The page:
Why The Amount of Food Eaten is as Important as the Amount That is Not

I have previously linked the obesity epidemic to global warming, suggesting that the solution to one of these problems is likely the solution to the other.

Here is now another spin to this idea from a study by Kevin Hall and colleagues from the US National Institutes of Health, Bethesda, Maryland, just published in PLoS.

Hall and colleagues calculated the energy content of nationwide food waste from the difference between the US food supply and the food consumed by the population. The latter was estimated using a validated mathematical model of metabolism relating body weight to the amount of food eaten.

Their calculations show that the US per capita food waste has progressively increased by ~50% since 1974 reaching more than 1400 kcal per person per day or 150 trillion kcal per year (enough to feed ~150 Million additional people).

They further estimate that food waste now accounts for more than one quarter of the total freshwater consumption in the US and ~300 million barrels of oil per year (or ~1/3 of Alberta’s annual oil production).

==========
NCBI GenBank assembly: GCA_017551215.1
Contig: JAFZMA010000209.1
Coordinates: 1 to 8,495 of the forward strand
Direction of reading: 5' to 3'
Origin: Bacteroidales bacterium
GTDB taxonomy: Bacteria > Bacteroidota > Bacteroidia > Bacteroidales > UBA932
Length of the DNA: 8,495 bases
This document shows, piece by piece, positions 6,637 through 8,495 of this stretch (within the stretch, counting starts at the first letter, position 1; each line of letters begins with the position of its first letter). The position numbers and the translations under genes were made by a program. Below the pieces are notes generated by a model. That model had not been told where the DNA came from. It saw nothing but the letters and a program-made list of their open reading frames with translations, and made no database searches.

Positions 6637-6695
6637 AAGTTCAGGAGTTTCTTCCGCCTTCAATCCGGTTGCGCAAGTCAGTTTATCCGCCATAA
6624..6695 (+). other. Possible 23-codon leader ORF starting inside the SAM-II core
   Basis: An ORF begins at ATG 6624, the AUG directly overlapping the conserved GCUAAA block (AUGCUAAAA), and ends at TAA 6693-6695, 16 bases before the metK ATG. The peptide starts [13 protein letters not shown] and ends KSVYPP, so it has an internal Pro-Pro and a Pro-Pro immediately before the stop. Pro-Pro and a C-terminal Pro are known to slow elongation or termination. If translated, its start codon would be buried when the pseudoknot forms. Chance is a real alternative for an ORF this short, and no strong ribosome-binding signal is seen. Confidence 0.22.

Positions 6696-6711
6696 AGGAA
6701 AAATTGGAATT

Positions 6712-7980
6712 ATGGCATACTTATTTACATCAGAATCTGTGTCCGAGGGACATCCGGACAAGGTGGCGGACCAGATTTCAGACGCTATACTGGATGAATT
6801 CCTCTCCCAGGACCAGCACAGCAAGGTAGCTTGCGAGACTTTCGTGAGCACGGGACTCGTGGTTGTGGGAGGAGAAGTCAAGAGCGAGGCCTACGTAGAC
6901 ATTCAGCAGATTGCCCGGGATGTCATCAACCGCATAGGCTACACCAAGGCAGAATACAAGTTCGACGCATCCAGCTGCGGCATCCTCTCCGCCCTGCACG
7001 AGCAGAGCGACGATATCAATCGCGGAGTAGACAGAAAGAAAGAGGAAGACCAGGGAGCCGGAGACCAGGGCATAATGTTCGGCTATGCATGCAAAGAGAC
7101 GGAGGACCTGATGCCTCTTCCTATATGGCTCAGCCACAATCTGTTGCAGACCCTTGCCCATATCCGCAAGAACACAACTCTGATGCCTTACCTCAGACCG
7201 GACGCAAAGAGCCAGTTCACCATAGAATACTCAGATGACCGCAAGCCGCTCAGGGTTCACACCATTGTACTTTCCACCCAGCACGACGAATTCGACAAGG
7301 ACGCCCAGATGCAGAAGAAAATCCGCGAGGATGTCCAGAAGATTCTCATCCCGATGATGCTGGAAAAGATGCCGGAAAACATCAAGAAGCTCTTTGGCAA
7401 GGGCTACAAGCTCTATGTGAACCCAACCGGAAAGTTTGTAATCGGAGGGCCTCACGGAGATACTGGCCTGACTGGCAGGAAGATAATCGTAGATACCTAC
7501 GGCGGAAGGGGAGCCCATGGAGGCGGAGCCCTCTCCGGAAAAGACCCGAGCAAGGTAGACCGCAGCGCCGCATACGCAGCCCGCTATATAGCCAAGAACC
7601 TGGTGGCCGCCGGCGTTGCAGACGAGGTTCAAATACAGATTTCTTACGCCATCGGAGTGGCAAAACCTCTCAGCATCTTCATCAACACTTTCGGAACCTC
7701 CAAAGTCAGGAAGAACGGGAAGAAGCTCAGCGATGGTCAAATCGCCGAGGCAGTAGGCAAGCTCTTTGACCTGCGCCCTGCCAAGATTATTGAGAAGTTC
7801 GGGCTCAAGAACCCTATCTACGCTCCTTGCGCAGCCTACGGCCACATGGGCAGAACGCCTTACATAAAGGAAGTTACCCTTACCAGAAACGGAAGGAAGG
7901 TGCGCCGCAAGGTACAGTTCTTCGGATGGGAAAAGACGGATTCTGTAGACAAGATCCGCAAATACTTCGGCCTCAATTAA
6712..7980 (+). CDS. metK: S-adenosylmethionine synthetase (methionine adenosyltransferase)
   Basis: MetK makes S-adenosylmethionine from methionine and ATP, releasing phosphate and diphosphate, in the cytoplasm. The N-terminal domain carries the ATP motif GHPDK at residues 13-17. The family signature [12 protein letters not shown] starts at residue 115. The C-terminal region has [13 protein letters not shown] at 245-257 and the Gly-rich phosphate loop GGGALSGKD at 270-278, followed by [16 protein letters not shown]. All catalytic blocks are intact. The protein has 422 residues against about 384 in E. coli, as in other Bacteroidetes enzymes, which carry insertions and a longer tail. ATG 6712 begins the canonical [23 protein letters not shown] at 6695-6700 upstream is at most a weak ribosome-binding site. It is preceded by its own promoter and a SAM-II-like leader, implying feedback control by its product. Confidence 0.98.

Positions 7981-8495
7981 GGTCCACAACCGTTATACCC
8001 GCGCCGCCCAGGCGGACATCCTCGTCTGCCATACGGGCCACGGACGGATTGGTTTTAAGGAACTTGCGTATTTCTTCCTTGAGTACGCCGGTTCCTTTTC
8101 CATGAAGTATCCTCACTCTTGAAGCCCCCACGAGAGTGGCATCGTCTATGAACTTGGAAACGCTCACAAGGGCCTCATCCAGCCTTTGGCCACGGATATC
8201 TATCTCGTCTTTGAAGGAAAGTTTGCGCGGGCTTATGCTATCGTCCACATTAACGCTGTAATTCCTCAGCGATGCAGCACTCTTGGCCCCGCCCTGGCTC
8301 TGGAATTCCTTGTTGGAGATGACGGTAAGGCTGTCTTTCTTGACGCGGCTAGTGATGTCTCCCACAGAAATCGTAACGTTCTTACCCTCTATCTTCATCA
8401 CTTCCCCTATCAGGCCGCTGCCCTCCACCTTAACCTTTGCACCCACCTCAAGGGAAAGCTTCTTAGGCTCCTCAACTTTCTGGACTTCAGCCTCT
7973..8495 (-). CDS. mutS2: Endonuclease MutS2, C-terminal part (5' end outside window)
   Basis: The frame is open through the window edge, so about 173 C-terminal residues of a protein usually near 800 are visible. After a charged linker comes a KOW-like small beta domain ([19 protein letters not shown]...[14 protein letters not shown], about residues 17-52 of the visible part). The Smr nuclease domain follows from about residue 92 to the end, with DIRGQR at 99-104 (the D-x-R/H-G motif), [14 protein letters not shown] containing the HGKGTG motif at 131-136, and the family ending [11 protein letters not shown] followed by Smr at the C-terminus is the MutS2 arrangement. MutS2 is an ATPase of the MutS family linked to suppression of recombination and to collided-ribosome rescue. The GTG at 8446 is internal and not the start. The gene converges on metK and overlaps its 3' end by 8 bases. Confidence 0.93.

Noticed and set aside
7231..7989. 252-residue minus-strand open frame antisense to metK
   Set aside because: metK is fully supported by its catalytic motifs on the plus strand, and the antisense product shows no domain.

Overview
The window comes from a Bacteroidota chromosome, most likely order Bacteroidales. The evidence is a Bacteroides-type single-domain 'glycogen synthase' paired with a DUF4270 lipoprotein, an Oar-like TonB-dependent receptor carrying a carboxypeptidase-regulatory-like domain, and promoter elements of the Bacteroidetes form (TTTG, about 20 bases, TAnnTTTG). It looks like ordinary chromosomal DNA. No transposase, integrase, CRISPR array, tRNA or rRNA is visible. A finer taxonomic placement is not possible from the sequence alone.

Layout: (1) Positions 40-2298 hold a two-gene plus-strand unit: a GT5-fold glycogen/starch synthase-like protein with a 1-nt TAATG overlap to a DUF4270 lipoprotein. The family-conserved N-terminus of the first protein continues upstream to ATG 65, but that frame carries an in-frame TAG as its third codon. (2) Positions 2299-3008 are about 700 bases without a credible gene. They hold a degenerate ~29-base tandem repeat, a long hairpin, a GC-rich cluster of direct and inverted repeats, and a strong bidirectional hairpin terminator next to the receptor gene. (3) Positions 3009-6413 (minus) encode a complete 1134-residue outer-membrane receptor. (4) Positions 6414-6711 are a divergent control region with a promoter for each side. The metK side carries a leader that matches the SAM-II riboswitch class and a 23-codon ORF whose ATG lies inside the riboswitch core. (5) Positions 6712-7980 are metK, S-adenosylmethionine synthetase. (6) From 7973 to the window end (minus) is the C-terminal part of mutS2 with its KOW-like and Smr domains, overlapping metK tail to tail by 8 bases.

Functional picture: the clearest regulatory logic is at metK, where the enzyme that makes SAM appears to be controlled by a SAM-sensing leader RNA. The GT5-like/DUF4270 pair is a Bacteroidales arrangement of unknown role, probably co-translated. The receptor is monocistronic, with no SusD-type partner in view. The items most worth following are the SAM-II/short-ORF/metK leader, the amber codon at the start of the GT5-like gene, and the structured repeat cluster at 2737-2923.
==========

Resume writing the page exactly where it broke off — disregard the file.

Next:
In addition to the methane and CO2 emissions from the production of this food that no one needs, even more of these gases are produced as the food decomposes in landfills.

The researchers speculate that this increased availability of cheap food creates a “push” effect (now that we’ve gone to the trouble of producing it, let’s make sure it gets eaten), that promotes caloric overconsumption and the development of obesity.

As further pointed out in a discussion of this article in the ECONOMIST,

The cheaper food is, the more likely it is to be thrown away even before it is sold to someone who might actually eat it. Such supply-chain waste can be built into the price, and usually makes economic sense. Throwing away leftovers is often better business than risking running out of stock. Yet any waste of a valuable resource is offensive at a visceral level.

I could not agree more.

Edmonton, Alberta

Hat tip to Kavita for drawing my attention to this article